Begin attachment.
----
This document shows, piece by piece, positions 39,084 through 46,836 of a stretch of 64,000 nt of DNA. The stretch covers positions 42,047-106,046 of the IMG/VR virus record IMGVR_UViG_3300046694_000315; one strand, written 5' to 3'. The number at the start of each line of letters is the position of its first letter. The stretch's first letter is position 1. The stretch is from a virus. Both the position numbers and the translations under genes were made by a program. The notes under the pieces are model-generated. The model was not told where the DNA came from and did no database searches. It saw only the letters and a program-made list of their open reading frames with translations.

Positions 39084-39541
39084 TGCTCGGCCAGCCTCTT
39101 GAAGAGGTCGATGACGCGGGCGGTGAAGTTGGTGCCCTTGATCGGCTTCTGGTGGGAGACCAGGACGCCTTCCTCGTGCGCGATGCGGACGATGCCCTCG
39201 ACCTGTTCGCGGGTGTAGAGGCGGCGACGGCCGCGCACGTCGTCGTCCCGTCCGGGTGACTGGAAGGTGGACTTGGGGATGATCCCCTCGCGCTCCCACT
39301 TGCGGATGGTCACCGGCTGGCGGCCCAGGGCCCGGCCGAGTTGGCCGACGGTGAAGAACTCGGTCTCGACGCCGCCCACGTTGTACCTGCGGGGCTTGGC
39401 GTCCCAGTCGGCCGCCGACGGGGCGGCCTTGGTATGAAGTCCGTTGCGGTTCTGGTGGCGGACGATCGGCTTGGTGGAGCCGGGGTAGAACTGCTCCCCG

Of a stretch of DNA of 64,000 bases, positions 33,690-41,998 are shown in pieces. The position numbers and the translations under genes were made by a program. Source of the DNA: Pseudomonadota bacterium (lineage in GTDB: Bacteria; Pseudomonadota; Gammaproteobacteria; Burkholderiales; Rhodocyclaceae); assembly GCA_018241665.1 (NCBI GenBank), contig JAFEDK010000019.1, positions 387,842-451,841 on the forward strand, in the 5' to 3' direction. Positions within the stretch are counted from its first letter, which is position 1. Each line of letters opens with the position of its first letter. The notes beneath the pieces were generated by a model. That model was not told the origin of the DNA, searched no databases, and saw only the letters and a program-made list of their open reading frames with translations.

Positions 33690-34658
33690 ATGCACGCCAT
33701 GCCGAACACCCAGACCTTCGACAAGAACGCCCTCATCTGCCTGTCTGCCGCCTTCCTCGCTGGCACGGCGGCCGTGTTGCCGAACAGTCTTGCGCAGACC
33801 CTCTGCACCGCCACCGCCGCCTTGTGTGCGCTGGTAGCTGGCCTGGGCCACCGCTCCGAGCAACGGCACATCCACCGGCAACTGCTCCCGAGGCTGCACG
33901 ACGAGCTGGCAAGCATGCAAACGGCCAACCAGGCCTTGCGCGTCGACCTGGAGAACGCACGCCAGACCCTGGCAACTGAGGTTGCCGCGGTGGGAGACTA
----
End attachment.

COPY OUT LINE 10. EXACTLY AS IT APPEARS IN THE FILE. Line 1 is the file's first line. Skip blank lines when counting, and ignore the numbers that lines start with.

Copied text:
33690 ATGCACGCCAT